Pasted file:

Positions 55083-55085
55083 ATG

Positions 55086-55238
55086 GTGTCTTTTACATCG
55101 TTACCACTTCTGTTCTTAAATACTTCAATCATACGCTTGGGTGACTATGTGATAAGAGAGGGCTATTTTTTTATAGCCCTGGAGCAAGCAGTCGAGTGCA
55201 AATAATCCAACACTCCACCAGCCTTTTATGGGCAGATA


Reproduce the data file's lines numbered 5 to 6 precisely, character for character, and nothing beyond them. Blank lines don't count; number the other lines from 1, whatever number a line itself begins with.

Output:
55101 TTACCACTTCTGTTCTTAAATACTTCAATCATACGCTTGGGTGACTATGTGATAAGAGAGGGCTATTTTTTTATAGCCCTGGAGCAAGCAGTCGAGTGCA
55201 AATAATCCAACACTCCACCAGCCTTTTATGGGCAGATA